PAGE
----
Electricity demand in Oman is likely to grow at a brisk rate over the next five year to cross over 9,400MW by 2025, according to the seven-year statement released by Oman Power and Water Procurement Company (OPWP).
According to the statement, the peak demand for power in the main interconnected system (MIS) that covers the northern part of the Sultanate including the capital, Muscat, is expected to continue to grow at a brisk rate, about 5 per cent per year, from 6,168MW in 2018 to 8,600MW in 2025.
‘Peak demand growth continues to show the impact of consumer responses to the time-of-use tariffs (Cost-Reflect Tariff or CRT) that were introduced in 2017,’ the statement said.
Similarly, the peak demand for power in the Dhofar system is expected to grow at 6 per cent per year from 539MW in 2018 to 827MW in 2025.
Thus, the total consumption of power in the country after accounting both systems is expected to breach 9,400MW by 2025 under normal circumstances. OPWP has also made the assumptions keeping low demand and high demand scenarios in mind.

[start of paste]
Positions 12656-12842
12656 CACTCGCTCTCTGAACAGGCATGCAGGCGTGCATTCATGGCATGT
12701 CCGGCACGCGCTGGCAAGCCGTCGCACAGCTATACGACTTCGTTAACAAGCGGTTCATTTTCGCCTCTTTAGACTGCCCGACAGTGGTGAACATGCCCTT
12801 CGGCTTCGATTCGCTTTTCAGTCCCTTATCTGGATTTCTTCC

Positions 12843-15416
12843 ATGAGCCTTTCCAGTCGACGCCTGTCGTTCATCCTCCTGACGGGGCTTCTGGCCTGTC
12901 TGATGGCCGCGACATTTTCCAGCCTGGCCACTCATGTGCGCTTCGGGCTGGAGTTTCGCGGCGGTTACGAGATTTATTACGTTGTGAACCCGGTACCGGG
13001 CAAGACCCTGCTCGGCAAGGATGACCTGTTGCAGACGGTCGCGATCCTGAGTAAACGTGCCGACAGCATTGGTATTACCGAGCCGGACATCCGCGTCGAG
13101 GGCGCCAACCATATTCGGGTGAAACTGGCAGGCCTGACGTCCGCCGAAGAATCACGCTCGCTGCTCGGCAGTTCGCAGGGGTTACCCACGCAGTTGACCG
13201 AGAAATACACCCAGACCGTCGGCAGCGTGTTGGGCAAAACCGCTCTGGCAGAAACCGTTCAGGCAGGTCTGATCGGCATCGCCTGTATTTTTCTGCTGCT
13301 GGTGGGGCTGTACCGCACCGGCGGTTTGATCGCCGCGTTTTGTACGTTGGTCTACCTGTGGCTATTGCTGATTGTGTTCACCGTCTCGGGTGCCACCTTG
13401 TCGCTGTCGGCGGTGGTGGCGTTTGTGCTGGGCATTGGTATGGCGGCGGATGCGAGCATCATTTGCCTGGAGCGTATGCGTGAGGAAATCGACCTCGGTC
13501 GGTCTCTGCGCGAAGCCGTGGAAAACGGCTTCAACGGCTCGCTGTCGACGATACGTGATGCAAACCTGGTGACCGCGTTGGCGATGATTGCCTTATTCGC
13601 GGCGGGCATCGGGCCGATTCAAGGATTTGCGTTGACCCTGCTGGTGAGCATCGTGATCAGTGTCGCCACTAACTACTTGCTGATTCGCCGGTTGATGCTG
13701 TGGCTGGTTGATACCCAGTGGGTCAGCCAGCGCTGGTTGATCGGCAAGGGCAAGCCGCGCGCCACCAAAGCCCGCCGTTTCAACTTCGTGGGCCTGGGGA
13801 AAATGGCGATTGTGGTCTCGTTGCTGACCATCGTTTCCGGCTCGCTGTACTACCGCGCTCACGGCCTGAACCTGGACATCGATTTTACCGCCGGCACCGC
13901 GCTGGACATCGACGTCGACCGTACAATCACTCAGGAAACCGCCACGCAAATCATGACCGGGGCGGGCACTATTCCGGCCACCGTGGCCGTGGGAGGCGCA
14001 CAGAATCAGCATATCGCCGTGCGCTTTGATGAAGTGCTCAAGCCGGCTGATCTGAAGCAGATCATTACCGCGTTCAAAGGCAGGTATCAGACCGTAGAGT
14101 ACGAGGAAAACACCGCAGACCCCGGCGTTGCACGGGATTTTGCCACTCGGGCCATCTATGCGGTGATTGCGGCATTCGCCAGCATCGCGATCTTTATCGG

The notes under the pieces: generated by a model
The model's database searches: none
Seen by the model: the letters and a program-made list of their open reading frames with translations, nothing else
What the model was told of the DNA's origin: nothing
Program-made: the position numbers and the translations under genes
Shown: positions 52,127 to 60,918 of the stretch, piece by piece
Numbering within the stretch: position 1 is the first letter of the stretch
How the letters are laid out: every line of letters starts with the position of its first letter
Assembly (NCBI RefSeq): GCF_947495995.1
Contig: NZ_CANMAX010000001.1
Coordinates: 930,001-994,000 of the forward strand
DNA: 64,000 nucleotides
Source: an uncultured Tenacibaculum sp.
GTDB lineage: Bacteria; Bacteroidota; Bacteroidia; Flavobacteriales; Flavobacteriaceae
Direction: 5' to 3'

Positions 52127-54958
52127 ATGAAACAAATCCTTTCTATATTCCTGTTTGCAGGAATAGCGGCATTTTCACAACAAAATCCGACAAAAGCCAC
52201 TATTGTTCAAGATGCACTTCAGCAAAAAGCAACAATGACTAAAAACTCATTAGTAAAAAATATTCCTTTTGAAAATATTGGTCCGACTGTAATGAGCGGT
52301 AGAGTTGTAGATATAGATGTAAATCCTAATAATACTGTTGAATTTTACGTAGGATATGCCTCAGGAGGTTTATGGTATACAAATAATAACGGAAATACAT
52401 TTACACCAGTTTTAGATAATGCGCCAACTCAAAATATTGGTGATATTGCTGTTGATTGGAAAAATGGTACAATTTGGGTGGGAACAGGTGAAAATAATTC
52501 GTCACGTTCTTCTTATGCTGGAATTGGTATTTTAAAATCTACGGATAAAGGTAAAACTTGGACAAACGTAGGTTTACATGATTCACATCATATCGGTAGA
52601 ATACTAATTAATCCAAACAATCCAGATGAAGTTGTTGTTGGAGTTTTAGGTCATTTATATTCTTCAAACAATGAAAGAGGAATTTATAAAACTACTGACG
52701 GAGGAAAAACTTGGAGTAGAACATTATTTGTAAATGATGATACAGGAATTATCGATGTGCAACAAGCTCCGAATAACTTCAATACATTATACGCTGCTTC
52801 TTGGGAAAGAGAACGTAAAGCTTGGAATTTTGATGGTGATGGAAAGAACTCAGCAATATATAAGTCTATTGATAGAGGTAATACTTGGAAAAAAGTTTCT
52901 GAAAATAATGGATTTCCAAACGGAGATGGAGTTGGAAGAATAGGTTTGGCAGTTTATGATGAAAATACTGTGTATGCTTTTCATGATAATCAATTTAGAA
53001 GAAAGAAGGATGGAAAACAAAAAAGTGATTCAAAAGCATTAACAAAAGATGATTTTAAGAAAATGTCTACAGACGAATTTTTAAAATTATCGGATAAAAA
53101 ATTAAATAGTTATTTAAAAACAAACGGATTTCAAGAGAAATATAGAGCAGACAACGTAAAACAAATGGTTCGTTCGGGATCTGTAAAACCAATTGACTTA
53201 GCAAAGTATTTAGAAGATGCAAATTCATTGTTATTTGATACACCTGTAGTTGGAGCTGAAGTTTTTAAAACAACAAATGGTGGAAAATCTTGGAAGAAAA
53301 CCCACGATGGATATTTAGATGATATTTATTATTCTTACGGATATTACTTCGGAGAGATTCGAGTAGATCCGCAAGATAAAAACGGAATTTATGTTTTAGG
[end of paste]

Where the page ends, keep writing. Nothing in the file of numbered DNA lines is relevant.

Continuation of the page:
Under the low demand scenario, the peak demand for electricity in MIS is likely to grow at 3 per cent annually thus reaching to a level of 7,590MW in 2025, almost 1,000MW below the expected projections under normal circumstance. In case of a high demand situation, the projected growth is 8 per cent per annum and will reach 10,240MW by 2025, thus exceeding the normal projections by almost 1,600MW.
Similarly, in case of a lower than expected growth in electricity consumption in the Dhofar system, OPWP is expecting the power demand to rise by 5 per cent per annum to 747MW by 2025. In case of a higher than anticipated increase in power consumption, it will touch 981MW by 2025.
According to OPWP, Oman’s electricity system is broadly divided in three systems, the largest part is known as the main interconnected system, the second system is Dhofar Power, and third one is owned by Petroleum Development Oman, which is responsible for oil and gas exploration and production, and it also owns and operate its own power system and this is interconnected with the MIS and Dhofar systems.
Besides them, Rural Areas Electricity Company (RAECO) provides electricity to remote areas using several smaller power generating units, and there is also a Musandam system catering to local needs in northern most part of the country.